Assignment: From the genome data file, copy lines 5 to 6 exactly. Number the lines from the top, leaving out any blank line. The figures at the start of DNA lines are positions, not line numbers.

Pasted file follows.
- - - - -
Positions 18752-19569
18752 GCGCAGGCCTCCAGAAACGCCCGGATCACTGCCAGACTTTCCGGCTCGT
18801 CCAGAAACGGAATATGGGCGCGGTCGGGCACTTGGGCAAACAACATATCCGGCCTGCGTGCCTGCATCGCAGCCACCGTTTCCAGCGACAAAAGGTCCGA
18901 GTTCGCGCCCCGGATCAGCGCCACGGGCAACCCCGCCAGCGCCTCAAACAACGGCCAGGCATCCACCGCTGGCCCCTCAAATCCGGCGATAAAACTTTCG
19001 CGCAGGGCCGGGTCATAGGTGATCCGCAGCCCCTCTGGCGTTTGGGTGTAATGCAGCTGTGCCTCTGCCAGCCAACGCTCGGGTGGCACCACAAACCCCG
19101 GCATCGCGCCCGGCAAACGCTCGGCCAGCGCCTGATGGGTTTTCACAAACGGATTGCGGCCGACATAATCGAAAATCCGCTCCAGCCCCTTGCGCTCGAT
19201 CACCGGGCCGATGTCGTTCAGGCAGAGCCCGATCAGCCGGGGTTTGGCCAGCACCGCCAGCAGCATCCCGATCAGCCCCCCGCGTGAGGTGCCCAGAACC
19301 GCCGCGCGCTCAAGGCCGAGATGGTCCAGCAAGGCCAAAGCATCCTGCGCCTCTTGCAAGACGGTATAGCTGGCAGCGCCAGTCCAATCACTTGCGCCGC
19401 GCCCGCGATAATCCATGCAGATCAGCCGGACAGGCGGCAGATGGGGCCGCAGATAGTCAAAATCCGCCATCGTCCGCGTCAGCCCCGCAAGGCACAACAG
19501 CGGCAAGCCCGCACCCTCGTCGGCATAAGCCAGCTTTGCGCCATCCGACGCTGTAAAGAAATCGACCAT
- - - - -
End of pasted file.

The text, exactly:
19001 CGCAGGGCCGGGTCATAGGTGATCCGCAGCCCCTCTGGCGTTTGGGTGTAATGCAGCTGTGCCTCTGCCAGCCAACGCTCGGGTGGCACCACAAACCCCG
19101 GCATCGCGCCCGGCAAACGCTCGGCCAGCGCCTGATGGGTTTTCACAAACGGATTGCGGCCGACATAATCGAAAATCCGCTCCAGCCCCTTGCGCTCGAT